Reporters suspect that this measure is a response to the activity of China in the South China Sea. China has claimed several contested reefs in the South China Sea and constructed military capable airfields. Critics claim that the decision to lift the arms ban suggests that the U.S. is more concerned with China’s activity in the South China Sea than it is with Vietnam’s record of improving human rights in Vietnam. However, President Obama said the arms lift was not related to China.

The trip to Vietnam is meant to strengthen the bond between the U.S. and Vietnam. Both imports and exports between the two countries have steadily increased in recent years. Security experts see the U.S. decision to lift the arms embargo as an effort to form a bond with Vietnam as a trade and security partner in that region.

Copyright: paulprescott72 / 123RF Stock Photo
Copyright: paulprescott72 / 123RF Stock Photo

On Thursday, April 28, 2016, the United States and Sri Lanka adopted a joint plan to boost trade between the countries. U.S. Trade Representative Michael Froman and Sri Lanka Minister of Development Strategies and International Trade Malik Samarawickrama announced the deal after a meeting in Washington, D.C, under the nations’ bilateral Trade and Investment Framework Agreement.

The goal of the plan is to expand trade and encourage foreign investment. The plan also focuses on promoting business in Sri Lanka. The plan aims to make Sri Lanka’s business and trade sectors more accessible to women and to promote workers’ rights and ethical practices in the work force.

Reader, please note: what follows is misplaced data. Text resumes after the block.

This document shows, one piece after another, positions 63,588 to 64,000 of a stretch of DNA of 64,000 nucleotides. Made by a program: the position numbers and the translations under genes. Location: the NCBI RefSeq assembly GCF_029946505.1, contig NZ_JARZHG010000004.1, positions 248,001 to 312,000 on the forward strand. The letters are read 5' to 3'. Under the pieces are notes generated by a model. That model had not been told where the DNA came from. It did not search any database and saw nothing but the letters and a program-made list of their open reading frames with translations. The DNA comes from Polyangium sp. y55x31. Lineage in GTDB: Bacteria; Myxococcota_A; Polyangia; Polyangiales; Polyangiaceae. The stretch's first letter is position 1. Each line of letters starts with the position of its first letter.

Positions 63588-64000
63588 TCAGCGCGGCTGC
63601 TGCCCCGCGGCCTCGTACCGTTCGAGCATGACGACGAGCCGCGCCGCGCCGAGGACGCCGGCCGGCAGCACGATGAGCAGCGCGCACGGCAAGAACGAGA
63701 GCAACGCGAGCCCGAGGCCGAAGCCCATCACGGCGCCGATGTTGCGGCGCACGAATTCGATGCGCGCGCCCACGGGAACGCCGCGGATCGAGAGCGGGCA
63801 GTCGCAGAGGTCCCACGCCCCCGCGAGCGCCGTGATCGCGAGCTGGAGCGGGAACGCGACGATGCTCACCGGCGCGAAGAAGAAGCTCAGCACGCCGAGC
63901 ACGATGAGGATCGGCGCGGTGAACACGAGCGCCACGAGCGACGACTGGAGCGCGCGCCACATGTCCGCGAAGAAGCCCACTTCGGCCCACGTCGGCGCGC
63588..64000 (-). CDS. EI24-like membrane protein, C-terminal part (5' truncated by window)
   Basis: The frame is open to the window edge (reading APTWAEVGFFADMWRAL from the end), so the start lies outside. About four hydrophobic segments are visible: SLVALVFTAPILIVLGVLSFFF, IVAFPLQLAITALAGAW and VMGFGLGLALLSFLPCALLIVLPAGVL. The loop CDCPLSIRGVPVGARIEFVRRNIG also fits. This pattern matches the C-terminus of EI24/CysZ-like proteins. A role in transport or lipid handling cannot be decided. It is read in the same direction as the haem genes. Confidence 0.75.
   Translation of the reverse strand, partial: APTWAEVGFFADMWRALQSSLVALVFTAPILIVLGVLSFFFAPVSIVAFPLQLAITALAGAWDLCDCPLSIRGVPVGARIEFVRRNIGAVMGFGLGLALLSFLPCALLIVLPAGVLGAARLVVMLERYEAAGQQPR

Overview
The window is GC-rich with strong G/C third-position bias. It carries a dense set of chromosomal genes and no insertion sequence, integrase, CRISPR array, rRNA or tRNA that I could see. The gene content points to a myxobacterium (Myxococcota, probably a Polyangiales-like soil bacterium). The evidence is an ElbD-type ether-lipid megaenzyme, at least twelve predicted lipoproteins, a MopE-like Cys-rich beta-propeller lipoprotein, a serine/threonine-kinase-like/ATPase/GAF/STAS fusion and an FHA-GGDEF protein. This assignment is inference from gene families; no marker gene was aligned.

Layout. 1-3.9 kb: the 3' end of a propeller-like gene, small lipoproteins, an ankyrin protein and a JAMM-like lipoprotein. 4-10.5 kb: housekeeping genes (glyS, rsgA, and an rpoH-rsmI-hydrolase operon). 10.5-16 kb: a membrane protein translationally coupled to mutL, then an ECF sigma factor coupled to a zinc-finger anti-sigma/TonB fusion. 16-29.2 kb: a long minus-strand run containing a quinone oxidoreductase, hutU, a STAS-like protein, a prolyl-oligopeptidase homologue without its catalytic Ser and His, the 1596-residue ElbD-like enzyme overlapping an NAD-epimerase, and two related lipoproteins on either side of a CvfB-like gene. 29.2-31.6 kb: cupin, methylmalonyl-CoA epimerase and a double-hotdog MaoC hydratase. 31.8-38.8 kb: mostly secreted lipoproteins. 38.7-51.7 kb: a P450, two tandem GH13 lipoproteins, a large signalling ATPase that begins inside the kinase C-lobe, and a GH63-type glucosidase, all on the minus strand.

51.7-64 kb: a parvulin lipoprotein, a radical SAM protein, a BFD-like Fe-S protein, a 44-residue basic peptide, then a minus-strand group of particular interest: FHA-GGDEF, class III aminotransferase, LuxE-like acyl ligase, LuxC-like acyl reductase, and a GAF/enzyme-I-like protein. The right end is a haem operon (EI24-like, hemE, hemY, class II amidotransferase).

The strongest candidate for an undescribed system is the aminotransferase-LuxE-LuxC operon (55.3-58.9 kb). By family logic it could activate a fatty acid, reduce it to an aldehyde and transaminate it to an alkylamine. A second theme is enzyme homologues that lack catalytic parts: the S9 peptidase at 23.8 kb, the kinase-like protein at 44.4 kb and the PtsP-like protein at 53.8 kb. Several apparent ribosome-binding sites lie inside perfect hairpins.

The two countries aim to achieve the goals of the plan over a five year period, and they will release their proposals for implementing the plan later this year.

The U.S. Securities and Exchange Commission has agreed to a $28 million settlement with software producer PTC, Inc. following allegations of bribes paid to Chinese officials between 2006 and 2011 in violation of the Foreign Corrupt Practice Act (FCPA).

In the administrative proceeding (No. 3-17118), the SEC alleged that two of PTC’s Chinese subsidiaries bribed Chinese officials by paying for trips to the United States.  Although the trips were ostensibly for training purposes, nearly $1.5 million dollars were spent on trips which included touring and golfing across the United States.

The settlement represents $14.5 million in fines and $13.6 million in disgorgement ($11.8 million plus $1.8 million in interest) to be paid by PTC.  Although the penalty is significant, the toll may have been much greater.  Significantly, PTC publicly reported the potential FCPA violations in 2011 and, since then, has cooperated with investigators and made significant improvements to its own compliance protocols.

The SEC has also agreed to defer the prosecution of Yu Kai Yuan, a former employee of one of PTC’s Chinese subsidiaries, based on his cooperation in the investigation.  This is potentially significant in light of the recent memorandum of Assistant Attorney General Sally Quillian Yates (the “Yates Memo“), which announced a new focus among federal agencies on holding individuals accountable for corporate acts.  Following the Yates Memo, there has been concern that individuals would be unable to avoid personal liability as part of a large-scale corporate settlement.  The SEC’s agreement with Mr. Yuan may signify that personal cooperation may still help individuals avoid the full measure of potential penalties.